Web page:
Mutual disdain between two technology giants, Microsoft and Google has evolved into a full scale cold war in the smartphone and tablet arenas.
This was perhaps inevitable, but the recent raft of ads by Microsoft deriding Google and the latter’s refusal to create apps for Windows Phone 8 took some industry watchers by surprise.
The early part of the relationship between the two was cooperative and complementary, rather than competitive. With Microsoft focused on desktop/server OSs and applications, and Google focused on search, all was well between the two.
How things have changed. The strategic relationship began to shift when Microsoft belatedly woke up to the need to be in search and Google launched their own browser, Chrome, which has since overtaken IE worldwide (though not yet in the US).
With the birth of Android and its market share domination in the exploding tablet and smartphone world, Microsoft became increasingly anxious that the next computing era might end up belonging to Google and Apple, not to them.
Android has been a breakout success for Google, giving them a crushing lead over the second place iOS in the 3rd quarter of 2012, according to the Gartner Group.
Worldwide Mobile Device Sales to End Users by Operating System in 3Q12 (Thousands of Units)
3Q12 Market Share (%)
3Q11 Market Share (%)
Research In Motion
Source: Gartner (November 2012)
These numbers span both the smartphone and tablet markets and show how dominant Google has become in the increasingly important mobile market.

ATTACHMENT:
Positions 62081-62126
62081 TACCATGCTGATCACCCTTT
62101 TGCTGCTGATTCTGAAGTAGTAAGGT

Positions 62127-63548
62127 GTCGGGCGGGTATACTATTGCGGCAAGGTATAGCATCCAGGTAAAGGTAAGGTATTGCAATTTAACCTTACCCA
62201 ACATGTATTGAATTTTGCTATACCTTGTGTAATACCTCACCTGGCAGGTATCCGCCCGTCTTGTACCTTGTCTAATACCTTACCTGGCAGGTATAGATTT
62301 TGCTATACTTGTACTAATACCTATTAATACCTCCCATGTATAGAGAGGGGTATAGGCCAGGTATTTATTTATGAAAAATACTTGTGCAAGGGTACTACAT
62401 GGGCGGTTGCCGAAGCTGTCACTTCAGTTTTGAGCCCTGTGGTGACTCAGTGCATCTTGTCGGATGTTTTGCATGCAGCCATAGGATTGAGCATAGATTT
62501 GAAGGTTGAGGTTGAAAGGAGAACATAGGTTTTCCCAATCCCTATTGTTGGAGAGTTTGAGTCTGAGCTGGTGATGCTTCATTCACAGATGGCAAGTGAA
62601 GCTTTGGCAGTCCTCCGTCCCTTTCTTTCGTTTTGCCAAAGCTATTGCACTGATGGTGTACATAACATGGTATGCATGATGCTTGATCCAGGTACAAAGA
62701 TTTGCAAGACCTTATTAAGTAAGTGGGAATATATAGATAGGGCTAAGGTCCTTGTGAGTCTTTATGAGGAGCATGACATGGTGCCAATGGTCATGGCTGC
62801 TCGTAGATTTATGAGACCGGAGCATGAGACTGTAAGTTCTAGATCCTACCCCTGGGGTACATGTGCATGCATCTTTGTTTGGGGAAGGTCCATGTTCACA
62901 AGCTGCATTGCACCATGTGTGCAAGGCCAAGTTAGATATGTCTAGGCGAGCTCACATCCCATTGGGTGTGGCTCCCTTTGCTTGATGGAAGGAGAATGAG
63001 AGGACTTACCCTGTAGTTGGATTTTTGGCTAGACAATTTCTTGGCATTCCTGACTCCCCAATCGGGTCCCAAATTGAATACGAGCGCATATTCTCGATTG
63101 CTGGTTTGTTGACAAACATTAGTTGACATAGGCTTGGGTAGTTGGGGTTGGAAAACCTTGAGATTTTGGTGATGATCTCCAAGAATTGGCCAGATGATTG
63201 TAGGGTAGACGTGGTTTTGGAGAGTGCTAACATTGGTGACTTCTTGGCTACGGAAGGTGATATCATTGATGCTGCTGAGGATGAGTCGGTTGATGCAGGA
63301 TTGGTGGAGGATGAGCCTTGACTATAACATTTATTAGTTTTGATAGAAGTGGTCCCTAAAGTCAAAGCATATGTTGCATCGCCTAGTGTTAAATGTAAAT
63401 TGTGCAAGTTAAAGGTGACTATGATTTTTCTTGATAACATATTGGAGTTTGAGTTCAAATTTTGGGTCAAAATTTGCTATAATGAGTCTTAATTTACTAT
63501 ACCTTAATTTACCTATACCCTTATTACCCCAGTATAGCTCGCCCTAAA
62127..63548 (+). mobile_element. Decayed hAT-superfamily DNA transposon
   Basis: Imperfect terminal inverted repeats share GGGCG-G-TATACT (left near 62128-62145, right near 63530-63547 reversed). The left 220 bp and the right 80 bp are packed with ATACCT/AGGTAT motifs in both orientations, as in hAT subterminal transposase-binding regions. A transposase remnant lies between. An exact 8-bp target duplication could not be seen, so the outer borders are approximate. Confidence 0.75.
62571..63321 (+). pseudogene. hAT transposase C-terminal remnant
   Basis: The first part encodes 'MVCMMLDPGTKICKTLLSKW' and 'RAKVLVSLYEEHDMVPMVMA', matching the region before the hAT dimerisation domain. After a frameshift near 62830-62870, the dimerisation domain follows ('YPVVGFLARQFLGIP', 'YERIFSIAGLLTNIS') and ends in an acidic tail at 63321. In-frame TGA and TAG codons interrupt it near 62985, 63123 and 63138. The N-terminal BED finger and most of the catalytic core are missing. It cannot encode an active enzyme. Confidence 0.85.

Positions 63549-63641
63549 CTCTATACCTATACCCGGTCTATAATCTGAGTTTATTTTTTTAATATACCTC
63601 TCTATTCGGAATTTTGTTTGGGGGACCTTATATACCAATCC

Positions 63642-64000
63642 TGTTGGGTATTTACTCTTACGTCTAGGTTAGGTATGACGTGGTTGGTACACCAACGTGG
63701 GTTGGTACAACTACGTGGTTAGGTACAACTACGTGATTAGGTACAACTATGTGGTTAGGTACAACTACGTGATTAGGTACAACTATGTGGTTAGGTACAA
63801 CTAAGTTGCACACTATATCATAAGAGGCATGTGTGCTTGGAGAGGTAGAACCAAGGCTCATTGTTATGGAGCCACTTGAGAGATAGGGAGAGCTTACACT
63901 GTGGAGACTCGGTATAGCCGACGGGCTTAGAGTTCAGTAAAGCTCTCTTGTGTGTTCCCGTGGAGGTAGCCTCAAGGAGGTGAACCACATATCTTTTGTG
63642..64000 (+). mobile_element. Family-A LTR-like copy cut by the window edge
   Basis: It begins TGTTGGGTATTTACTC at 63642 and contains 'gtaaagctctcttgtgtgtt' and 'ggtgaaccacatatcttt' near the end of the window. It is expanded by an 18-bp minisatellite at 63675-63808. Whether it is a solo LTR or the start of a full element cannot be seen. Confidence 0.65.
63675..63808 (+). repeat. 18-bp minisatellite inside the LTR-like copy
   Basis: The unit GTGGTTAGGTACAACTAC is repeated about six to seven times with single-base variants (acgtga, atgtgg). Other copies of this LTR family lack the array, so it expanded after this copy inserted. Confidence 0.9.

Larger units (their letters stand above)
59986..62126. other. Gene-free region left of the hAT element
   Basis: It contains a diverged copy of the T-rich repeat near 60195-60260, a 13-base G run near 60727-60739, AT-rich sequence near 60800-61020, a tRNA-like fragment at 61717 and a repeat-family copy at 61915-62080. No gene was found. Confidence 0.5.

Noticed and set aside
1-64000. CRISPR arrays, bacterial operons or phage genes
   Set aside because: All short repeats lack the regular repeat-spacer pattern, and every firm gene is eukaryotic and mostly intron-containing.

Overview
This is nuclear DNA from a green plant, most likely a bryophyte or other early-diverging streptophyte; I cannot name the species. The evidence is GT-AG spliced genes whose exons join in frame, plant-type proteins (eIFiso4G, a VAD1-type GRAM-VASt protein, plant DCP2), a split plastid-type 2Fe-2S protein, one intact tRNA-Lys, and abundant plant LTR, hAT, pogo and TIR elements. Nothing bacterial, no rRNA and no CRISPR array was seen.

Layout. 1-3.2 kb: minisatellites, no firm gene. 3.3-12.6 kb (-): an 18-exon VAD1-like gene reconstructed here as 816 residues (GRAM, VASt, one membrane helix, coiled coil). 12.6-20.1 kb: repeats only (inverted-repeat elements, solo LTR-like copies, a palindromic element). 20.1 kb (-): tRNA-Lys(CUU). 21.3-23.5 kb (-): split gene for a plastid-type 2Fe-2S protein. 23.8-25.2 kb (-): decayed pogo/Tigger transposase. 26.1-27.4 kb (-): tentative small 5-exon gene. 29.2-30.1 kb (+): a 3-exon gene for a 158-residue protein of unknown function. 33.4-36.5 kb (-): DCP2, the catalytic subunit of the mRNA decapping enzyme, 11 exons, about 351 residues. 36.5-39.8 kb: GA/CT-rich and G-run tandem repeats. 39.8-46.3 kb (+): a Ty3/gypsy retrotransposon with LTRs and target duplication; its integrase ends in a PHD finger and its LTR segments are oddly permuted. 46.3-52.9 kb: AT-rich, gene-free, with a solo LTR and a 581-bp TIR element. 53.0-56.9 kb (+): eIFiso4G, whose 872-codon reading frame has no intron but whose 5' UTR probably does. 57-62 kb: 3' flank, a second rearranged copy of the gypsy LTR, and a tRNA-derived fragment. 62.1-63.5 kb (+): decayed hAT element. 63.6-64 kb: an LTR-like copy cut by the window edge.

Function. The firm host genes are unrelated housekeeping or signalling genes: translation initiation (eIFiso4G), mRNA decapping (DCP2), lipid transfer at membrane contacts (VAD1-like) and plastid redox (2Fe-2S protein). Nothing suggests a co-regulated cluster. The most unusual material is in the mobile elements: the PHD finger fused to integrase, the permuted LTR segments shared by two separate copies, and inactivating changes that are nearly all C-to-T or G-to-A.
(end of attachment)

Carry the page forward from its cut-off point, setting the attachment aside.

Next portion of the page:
The truth therefore is that this has become an existential battle for Microsoft. If the mobile market continues on its trajectory and desktops/laptops remain stagnant of even decline as some project, then Microsoft’s long-term future is put at risk.
However, it was still surprising to see Microsoft launch it #droidrage and ‘scroogled’ ads in a bitter broadside directly against Google.
The consensus however, is that the #droidrage campaign generally backfired, while the scroogled campaign – accusing Google of biased search results based on payment from advertisers – had limited impact.
So it was not surprising that Google now appears to have launched a “get even” effort on in its part. It just announced it would drop consumer support of Google Sync, the Exchange ActiveSync (EAS) protocol used for getting email, contacts, appointments and tasks onto mobile phones, on January 30, 2013.
In its stead, Google recommends CalDAV for calendar, CardDAV for contacts, as well as IMAP for email. In essence, this is a blow to Microsoft, as they do not support CalDAV or CardDAV.
Google’s actions now make it clear that if you buy a Windows Phone 8 device, don’t expect to use its consumer services.
The funny part of this is that Microsoft had benefited immensely from Android’s success. The EAS protocol used also by the iPhone was licensed them and they received royalties from every Android phone sold. Until now.
In addition to denying Microsoft licensing revenue, Google apps on Windows Phone 8 will no longer work properly after the switch is made, UNLESS Microsoft spends immense time and energy developing CalDAV or CardDAV interfaces.
Next, Google has announced it has no intention of developing Google Maps or YouTube or Gmail or g-annything else apps for WP8, as its share of the market does not warrant it. While arguably true, boy, does that hurt.
As Darren Murph in Engadget argues, that may be the cruelest blow of all as apps determine whether a smartphone lives or dies.
The rumble about lack of apps continues to hurt the Lumia and other WP8 smartphones and the latest kerfuffle with Google won’t help any.
Microsoft is now in the unfamiliar position of underdog as this cold war with Google comes at a time when the Lumia and other Windows Phone 8 phones are struggling during the Christmas season.
Who will win this spat? Share your thought in the discussion below.